I am the child of a very brutal divorce.
I remember the bruises on my mother's face, and the lies from my biological father (I will call him Mr. Ed, The Talking Horse's Ass). I remember him locking her out of our house, throwing an ashtray in her face. I remember his lies.
There were always lies.
Mr. Ed could never hold a job, and he did his damnedest to try and make sure that my mother didn't either.
She finished her degree, while he dropped out in bitter resentment because his teachers didn't automatically recognize his absolute brilliance.
She worked two jobs in college to support him, his first daughter, and her two kids from his marriage with her.
If he got a dime, he would spend it.
She got a teaching job right out of college, but Mr. Ed had another mad scheme for making money (that would never pan out), and he made her quit after her first year. This meant that she was banned from teaching for two years, because she broke her contract.
Mr. Ed had been given money (again) by his parents to start his own business fixing windshields in cars.
This didn't last long because he found out that he actually had to w-o-r-k (bad word spelled out).
By this time, my mother had been offered a teaching position in the town we were living in.
When Mr. Ed decided to move (again), she told him no. She wanted to keep her job, make payments on the car she just bought, and raise her children.
He ignored her and told her that we were leaving, end of subject. He would go find a place to live and then come for us.
He of course, took the new car.
My mother wanted to make sure that all the utilities were paid before he left (and took all the money). Because he had a habit of not paying them and then calling his parents at the last minute for a bail out.
He promised her that they were.
He drove off.
The next day, the utilities were all shut off.
Do not underestimate my mother (it's my personal motto and I am going to stick with it until death!)
She drained all the gas from the lawnmower and put it in a dumpy old pickup.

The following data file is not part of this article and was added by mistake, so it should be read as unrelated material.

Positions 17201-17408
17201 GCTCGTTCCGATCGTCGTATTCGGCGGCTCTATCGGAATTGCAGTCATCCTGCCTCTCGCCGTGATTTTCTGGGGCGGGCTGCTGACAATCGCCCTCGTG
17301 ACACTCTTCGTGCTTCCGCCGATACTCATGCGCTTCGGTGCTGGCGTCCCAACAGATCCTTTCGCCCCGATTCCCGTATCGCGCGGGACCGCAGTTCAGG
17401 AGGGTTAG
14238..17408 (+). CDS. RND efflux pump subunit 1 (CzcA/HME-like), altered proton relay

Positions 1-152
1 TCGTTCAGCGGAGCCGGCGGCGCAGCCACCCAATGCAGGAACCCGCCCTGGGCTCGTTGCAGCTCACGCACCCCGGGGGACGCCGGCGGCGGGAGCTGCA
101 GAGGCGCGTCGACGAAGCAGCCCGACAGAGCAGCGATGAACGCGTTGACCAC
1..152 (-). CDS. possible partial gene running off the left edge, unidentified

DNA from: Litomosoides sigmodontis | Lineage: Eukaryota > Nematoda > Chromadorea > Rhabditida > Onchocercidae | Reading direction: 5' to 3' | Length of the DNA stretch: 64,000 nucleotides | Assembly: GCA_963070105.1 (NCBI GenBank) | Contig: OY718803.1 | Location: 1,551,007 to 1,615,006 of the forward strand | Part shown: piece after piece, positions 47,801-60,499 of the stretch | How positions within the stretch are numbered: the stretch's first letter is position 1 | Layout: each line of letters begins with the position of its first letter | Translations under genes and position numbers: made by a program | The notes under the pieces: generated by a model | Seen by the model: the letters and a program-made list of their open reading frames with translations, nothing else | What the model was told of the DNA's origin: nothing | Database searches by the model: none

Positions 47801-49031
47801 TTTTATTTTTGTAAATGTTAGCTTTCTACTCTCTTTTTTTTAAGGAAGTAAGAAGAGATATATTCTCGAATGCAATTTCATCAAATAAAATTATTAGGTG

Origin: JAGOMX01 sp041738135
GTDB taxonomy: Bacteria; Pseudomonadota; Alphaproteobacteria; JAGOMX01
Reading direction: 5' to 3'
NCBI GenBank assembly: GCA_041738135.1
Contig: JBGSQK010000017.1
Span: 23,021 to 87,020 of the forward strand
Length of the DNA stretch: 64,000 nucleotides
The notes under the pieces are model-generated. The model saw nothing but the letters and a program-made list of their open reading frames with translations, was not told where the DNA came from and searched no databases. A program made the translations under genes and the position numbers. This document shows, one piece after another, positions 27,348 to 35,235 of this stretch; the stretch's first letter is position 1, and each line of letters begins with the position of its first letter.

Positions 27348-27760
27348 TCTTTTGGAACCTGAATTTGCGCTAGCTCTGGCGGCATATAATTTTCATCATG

She drove us 18 miles to my grandparents. A few days later, we were setup in our own home. And she was carpooling with her younger sister to her teaching job.
Then she filed for divorce.
Maybe I really didn't understand the meaning of divorce, I wasn't ready yet. I know that somewhere deep inside I was supposed to love my father, and I resented him for leaving, although it was my mother that filed the papers.
In the divorce, my mother was awarded the car, and Mr. Ed had no job, so the judge just gave some small sum that he knew my mother would never see.
When Mr. Ed was delivering the car to my mother, he shifted down to low gear and gunned it the last 18 miles.
This petty action left my family stranded on a highway with the engine on fire.
My mother never kept him away from us. She didn't want to be the bad person. She thought that children needed their fathers.
I remember the lies and the beatings when he had us.
His lies were so horrific that they eventually led to an alienation between my older sister (whom my mother had adopted and had custody). When my mother would tell her to do something, she would stick her lip out and say: You're NOT my mother!
That was one battle won by Mr. Ed.
After two years of struggle with my sister, my mother allowed her to go to Mr. Ed.
And Mr. Ed stopped showing up.
My mother never did get any child support.
He faded from my memory.
Maybe it should have stayed that way. It was my fault that it didn't.
But I know who he is now.
I know what the face of a liar looks like. That face is older than my own, but it has the same nose and eyes.
There's a sullen look to that face, from a man who felt he deserves it all and never got anything out of it.
I don't talk to him anymore. Like my mother, I got tired of the lies and the pettiness. If I did something well, he would always claim that he could do it better.
It's a sad life, to walk around thinking that the world owes you but you can't figure out how to make the world pay.
Mostly, I have moved on.
Occasionally, I may sit down and write. I will unbury all the anger that I had to surrender to accept myself, just so that I can pound that bitterness onto the page.
But mostly, I don't think about him. I have forgiven him, but will never forget the betrayals.
If you don't forgive, it eats you from inside until you are raw and you lay in bed at night crying. I don't do that anymore.
His name pops up every once in a great while. When we speak of him, it is with great sadness, that he had so much potential, but never used it. Sometimes, I become somewhat snide with his name. I guess if I didn't, then I would be like him. I don't want to ever be like him.
My mother clears her throat and interrupts me: "I will say one thing about your father..."
I will look at her expectantly.
She will smile softly at me: "...he sure makes great kids!"